Meanwhile, the same week that the above article came out, BeatBlogging also published a post by Patrick Thornton on tools that may help redefine reporting. He discusses MiFi networks (which are like small-scale Wi-Fi wireless networks), the newest iPhone (which can easily edit and share, as well as record, video and photos), and the increasing affordability of digital cameras and netbooks.

All this points to reporters being able to blend online research and good old-fashioned legwork out in the field, Thornton says. It also means the days of hearing “that’s not my job” in the newsroom (or over the phone!) are gone.

“The era of specialized journalists may be coming to an end. By specialized, I mean people who only write, edit, take photos, etc. Most content producers should be able to at least write and take competent photos and video. A news org may still want a few dedicated photographers and videographers around for big stories and high-end content. Journalists will probably be specializing more in beats and niches and less in a specific content production means.”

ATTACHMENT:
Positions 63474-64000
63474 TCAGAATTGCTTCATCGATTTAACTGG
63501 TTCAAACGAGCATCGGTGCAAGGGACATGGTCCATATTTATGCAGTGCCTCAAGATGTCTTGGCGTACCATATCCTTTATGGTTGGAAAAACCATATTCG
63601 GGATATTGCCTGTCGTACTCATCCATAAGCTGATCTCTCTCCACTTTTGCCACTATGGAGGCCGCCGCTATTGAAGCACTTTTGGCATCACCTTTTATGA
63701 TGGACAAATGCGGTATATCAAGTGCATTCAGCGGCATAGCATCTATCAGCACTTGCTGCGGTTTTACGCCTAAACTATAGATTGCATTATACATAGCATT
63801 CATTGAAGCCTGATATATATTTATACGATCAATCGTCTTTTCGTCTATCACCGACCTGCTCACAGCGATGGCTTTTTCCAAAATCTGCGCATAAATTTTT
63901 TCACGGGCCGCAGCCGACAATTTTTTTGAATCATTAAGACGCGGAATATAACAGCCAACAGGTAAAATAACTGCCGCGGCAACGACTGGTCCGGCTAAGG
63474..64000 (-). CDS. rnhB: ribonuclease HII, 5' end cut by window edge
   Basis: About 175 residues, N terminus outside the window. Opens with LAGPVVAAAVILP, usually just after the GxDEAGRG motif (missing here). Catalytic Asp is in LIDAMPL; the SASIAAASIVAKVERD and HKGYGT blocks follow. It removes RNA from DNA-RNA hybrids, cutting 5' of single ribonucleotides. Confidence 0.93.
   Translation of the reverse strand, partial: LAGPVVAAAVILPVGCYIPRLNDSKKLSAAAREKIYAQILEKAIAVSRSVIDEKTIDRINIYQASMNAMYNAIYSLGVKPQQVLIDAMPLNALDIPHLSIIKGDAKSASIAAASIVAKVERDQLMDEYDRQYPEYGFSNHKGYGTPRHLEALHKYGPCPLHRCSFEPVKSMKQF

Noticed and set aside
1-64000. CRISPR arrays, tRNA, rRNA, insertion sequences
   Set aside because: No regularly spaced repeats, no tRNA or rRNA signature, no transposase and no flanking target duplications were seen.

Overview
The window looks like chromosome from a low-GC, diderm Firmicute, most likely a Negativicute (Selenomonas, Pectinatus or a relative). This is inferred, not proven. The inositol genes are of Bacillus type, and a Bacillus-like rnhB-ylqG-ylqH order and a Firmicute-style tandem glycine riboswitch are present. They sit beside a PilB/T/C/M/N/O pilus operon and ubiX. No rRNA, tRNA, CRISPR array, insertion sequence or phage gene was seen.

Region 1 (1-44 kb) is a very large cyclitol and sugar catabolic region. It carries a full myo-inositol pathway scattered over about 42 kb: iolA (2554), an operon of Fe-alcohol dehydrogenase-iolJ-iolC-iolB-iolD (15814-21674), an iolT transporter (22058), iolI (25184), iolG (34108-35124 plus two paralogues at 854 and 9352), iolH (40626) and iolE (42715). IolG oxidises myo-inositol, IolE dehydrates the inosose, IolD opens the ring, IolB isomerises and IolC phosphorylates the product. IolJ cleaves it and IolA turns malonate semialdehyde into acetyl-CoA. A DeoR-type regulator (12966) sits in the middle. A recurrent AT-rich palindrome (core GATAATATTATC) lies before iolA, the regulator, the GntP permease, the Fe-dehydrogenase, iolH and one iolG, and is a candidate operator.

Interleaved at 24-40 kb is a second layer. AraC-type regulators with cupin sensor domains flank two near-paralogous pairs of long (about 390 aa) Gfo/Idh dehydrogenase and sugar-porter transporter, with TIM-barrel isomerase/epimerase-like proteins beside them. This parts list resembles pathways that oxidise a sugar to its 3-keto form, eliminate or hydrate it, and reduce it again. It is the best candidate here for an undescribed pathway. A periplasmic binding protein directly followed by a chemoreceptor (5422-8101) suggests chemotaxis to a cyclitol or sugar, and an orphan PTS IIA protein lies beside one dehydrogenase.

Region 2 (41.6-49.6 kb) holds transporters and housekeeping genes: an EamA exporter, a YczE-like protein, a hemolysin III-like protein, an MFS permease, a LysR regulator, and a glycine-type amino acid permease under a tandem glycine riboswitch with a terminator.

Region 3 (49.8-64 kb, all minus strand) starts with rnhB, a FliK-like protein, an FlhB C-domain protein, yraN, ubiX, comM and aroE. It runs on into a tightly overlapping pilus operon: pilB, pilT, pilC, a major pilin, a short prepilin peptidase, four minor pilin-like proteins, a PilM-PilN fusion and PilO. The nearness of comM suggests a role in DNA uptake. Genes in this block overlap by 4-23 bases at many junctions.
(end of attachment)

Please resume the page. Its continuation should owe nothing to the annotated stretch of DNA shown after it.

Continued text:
I agree with Thornton on this last point, and argue (as a writer and editor with video production experience) that once one gets to a certain point with tool knowledge, what counts in producing media content is the ability to frame a story and tell it well, not one’s expertise in a niche skillset.

Bonus Links!

Even our bonus links are a two-fer this time. Both are from Mashable.com.

Everything I Need to Know About Twitter I Learned in J-School
Great description of parallels between reporter training in journalism school and successful Twitter posts.

Nonfiction Tweets: 70+ Authors to Follow on Twitter
Lists Twitter feeds for numerous nonfiction writers from various genres.